But what I find amusing about Wolcott's latest panty-bunching over perfidious neocons is his contention that the neocons have only recently invented the notion that Hezbollah is a bad bunch (Of course his use of the word neocon is typical lazy lefty nonsense typical of the Brits and people who want to be Brits). Anyway, in the last few years it was opponents of the war in Iraq (i.e. opponents of "neocons" in Walcott's understanding of the term) who wanted to elevate the status of Hezbollah. Senator Bob Graham said about 8 trillion times that Hezbollah was the "A-Team" of international terrorism. He even introduced legislation to amend the Iraq war resolution to include military strikes against Hezbollah. Hezbollah has killed at least seven American CIA officers, by the way. Which is one reason why hawks have always considered Hezbollah a serious threat.
Posted at 11:13 AM
"CORPSE ARTIST PLANNING POLISH FACTORY" [K. J. Lopez]
Posted at 10:27 AM
HEZBOLLAH, ISRAEL ETC. [Jonah Goldberg]
A very good email from a student of these things:
Dear Jonah, Did I hear you give serious thought about a 'stability' argument in favour of the continued Syrian occupation of Lebanon, and against the democratic aspirations of the Lebanese people? I thought you guys were rubbishing anyone pushing the same argument in Iraq! Syria has always enjoyed playing the role of the arsonist and the fire department. The reason why Hezbollah did not disarm 15 years ago along with all the other militias in Lebanon, as stipulated in the Taef agreement that ended the war in Lebanon, is because the Syrians had other plans for it.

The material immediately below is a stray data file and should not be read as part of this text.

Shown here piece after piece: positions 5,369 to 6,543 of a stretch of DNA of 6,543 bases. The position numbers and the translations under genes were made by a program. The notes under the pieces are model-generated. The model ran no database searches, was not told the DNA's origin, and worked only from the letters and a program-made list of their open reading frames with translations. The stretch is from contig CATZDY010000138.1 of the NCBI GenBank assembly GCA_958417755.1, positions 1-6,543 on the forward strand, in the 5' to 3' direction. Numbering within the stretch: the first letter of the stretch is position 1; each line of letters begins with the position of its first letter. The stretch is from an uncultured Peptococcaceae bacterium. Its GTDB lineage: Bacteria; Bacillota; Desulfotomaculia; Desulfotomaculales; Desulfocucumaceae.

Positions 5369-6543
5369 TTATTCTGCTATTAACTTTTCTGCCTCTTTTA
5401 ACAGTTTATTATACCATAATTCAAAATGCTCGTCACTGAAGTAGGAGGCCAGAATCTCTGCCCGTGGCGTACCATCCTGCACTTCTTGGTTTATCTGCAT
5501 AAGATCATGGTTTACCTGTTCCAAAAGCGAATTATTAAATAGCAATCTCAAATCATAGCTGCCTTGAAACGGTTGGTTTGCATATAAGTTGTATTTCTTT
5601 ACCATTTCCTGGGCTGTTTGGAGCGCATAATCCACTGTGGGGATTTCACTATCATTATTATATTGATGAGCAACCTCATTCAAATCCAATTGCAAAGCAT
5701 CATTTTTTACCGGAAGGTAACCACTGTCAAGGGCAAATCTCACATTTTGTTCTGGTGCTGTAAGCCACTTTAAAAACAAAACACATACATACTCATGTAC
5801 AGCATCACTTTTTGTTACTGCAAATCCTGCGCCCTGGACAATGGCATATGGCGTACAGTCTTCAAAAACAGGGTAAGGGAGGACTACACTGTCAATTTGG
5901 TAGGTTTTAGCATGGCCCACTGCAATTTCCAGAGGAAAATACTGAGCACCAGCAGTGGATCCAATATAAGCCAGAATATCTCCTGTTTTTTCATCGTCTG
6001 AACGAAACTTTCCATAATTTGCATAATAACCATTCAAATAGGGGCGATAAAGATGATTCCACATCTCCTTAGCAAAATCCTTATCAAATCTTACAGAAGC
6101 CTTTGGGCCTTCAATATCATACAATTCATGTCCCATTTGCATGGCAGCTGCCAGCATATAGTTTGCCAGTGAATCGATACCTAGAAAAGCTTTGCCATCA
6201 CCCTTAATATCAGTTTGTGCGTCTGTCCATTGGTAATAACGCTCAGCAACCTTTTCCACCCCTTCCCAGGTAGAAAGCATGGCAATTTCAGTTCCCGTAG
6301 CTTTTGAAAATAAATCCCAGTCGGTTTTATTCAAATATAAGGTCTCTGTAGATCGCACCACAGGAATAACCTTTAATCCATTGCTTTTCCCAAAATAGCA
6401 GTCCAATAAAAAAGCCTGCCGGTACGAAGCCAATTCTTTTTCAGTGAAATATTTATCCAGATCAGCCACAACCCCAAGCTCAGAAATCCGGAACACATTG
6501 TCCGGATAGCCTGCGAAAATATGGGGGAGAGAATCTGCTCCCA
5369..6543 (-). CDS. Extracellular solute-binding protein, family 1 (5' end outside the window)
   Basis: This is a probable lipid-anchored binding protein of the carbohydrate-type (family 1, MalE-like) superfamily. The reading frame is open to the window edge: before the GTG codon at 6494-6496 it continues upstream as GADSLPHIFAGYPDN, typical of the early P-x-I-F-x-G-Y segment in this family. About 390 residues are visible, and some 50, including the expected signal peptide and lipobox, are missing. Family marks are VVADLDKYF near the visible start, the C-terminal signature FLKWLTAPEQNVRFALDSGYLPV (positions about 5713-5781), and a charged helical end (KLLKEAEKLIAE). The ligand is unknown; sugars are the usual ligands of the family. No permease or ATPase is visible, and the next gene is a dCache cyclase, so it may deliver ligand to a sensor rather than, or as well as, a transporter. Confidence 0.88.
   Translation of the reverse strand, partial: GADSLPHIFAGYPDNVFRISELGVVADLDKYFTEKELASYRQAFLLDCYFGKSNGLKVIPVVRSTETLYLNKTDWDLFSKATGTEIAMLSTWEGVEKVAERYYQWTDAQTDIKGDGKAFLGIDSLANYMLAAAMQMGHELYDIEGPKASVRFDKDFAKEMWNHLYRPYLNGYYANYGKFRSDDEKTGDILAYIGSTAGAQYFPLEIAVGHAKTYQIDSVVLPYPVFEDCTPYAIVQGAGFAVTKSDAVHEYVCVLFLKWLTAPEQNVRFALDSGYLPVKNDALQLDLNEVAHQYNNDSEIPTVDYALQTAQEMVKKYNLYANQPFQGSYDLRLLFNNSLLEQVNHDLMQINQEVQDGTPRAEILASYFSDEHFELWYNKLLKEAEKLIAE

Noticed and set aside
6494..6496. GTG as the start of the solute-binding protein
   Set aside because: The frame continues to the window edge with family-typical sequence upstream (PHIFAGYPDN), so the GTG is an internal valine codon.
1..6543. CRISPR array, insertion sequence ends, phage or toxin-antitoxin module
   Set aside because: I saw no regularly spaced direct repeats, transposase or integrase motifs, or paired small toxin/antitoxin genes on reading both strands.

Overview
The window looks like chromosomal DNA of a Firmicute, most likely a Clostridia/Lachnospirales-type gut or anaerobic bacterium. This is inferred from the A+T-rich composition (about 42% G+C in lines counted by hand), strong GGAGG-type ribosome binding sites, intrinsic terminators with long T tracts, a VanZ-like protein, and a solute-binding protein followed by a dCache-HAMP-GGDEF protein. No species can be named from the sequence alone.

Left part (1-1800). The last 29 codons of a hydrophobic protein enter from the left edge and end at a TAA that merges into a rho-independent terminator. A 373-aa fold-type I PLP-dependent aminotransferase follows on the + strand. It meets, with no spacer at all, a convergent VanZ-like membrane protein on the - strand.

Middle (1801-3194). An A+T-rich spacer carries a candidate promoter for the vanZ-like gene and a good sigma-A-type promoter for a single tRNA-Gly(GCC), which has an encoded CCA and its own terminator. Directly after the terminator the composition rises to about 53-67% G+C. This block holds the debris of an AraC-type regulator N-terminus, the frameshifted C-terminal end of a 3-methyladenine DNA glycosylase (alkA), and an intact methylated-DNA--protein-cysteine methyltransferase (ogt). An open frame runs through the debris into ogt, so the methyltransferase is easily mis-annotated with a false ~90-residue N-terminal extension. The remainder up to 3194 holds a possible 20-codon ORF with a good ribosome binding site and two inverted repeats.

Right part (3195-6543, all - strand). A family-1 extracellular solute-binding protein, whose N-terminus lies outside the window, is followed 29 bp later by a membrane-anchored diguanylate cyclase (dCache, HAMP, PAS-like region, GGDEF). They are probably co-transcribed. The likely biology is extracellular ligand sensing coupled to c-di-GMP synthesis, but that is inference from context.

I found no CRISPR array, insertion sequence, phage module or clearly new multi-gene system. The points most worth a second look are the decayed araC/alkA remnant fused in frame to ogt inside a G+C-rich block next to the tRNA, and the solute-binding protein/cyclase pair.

Me: I think I was pretty clear that my gut says that the stability argument is unpersuasive to me, but that I hadn't heard a forceful case directly on that point.
I should also say -- responding to some other emails on this whole thing -- my main reservation is not Israel. I think if this instability makes things worse for Israel in the short or medium term, that's perfectly acceptable. My main question was about Lebanon itself. If Syria leaves does Hezbollah run Lebanon and would that mean replacing one non-democratic ruling system for another? From what people are telling me, the answer is no. The "People Power" movement (I much prefer "Cedar Revolution" by the way) is not looking to replace one dictatorial regime with another. And if that's the case, great. Bring on the creative destruction.
Posted at 10:24 AM
HAFEZ ASSAD STATUE TORN DOWN [K. J. Lopez]
in a Lebanese village
Posted at 10:24 AM
KENNEDY [Mark R. Levin]
I think a good argument can be made that Anthony Kennedy has "evolved" into the most activist of the justices. Here are some of his pearls of wisdom, demonstrating his complete contempt for the Constitution and his role as a justice: